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The visa free travel regime with the EU is considered one of the key results of EU-Moldova cooperation since the Eastern Partnership (hereinafter EaP) was launched in May 2009. To date, over 2.1 million Moldovan citizens (over 60% of the population) have travelled to the EU without visas. Moldova continues to respect the requirements for visa free travel to the EU: state-issued documents comply with the International Civil Aviation Organisation (ICAO) security standards. The number of asylum applications from Moldovan citizens to EU countries has increased from 480 in 2014 to 3,835 in 2018. However, the number is still relatively small. The application of the readmission agreement with the EU is well implemented. The Moldovan government has generally complied with requests for readmission of Moldovan citizens and third country nationals.
Some issues remain problematic, however. For instance, important policy actions are needed to reduce the risks of money laundering. Specifically, off-shore jurisdictions should be excluded from certain categories of transactions (including privatisation, public procurement, concessions and public-private partnerships) and there should be increased monitoring of suspicious transactions as well as improved mechanisms for freezing and seizing illegal funds. Additional data from abroad is essential to identify the real assets of public officials and investigate their source. That will allow the Moldovan public to hold officials accountable if allegations are proven, thus reducing the risks of corruptive or criminal activities.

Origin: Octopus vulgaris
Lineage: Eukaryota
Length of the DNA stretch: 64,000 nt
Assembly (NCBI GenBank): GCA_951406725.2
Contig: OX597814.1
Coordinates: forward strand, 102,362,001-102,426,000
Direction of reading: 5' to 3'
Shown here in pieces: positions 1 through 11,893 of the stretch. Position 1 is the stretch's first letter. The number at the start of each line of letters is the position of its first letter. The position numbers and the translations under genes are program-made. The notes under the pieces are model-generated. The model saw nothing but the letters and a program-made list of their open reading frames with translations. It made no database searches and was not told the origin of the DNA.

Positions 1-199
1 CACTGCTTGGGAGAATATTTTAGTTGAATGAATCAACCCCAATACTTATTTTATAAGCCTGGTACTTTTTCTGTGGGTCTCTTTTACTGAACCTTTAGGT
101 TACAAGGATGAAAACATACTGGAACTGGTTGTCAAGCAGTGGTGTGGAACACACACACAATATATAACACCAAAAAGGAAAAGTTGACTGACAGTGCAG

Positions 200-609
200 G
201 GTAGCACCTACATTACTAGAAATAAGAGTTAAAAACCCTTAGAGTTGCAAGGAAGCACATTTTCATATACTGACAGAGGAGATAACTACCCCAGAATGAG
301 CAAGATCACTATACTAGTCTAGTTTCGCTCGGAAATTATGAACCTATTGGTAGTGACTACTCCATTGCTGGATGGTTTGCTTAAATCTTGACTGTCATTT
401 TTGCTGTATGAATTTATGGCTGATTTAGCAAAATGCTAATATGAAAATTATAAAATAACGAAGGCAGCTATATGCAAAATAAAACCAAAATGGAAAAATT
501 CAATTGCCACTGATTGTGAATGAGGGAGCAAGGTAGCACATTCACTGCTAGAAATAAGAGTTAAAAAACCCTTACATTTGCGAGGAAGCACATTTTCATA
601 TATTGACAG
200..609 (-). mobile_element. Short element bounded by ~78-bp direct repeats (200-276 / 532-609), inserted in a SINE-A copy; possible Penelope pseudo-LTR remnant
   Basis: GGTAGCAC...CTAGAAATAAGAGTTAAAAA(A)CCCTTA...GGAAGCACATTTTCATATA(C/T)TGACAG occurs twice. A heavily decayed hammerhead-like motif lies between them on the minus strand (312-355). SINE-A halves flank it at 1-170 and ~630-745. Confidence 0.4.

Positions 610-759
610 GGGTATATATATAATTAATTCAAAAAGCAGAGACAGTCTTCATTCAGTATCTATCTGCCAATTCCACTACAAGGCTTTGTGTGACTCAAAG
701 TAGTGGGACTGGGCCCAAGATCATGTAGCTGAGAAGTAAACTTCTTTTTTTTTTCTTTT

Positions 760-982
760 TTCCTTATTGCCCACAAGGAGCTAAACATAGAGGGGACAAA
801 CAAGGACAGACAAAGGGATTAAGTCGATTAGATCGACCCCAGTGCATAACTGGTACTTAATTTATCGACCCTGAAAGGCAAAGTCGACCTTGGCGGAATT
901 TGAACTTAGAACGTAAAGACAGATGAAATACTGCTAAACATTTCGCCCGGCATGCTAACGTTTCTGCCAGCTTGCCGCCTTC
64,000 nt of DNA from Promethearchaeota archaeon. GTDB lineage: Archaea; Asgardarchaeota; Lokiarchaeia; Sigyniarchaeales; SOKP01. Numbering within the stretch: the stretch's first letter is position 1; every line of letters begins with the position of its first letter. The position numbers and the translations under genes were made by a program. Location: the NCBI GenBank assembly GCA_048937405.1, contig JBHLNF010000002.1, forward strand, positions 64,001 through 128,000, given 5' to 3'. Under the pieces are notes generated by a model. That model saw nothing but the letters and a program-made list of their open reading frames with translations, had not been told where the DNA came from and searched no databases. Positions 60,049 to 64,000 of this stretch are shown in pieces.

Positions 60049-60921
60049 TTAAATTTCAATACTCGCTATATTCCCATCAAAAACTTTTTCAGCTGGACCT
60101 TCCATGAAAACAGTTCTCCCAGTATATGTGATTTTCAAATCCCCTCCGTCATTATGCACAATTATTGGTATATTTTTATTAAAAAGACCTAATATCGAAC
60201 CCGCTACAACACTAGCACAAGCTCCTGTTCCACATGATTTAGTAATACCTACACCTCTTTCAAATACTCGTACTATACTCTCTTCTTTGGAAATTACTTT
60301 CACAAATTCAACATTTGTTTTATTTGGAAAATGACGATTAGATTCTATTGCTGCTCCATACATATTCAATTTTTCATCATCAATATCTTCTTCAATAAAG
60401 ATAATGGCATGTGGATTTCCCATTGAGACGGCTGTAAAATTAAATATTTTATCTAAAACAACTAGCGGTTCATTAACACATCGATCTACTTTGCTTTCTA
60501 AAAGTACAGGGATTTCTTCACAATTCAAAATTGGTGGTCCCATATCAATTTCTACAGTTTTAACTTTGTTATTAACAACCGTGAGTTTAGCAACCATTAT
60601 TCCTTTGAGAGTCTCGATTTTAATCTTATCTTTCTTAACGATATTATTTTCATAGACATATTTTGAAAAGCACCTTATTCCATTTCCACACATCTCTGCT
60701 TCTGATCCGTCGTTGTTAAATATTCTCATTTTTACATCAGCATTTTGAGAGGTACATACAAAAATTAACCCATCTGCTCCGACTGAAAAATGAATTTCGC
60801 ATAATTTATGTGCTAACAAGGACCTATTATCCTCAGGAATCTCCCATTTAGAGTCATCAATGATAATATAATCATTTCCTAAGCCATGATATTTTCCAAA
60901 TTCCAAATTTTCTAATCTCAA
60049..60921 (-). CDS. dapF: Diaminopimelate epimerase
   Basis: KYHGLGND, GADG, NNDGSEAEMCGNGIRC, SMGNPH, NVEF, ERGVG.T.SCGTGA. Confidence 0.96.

Reviewer and International Consultant:
- Alexandra Stiglmayer – Senior Analyst in Brussels, European Stability Initiative (ESI).
- Iulian Rusu – Deputy Executive Director, Institute for European Policies and Reforms (IPRE, Moldova);
The publication was produced within the framework of the project – “Facilitating Effective Visa Liberalization in Georgia, Moldova and Armenia through Experience Sharing“, implemented by the Georgian Institute of Politics (GIP, Georgia) together with the Institute for European Policies and Reforms (IPRE, Moldova) and the Analytical Center on Globalization and Regional Cooperation (ACGRC, Armenia).
This publication was produced with the financial support of the European Union. Its contents are the sole responsibility of Iulian Rusu and do not necessarily reflect the views of the European Union.
The project benefits from support through the EaP Civil Society Forum Re-granting Scheme (FSTP) and is funded by the European Union as part of its support to civil society in the region. Within its Re-granting Scheme, the Eastern Partnership Civil Society Forum (EaP CSF) supports projects of its members that contribute to achieving the mission and objectives of the Forum.
Grants are available for CSOs from the Eastern Partnership and EU countries. Key areas of support are democracy and human rights, economic integration, environment and energy, contacts between people, social and labour policies.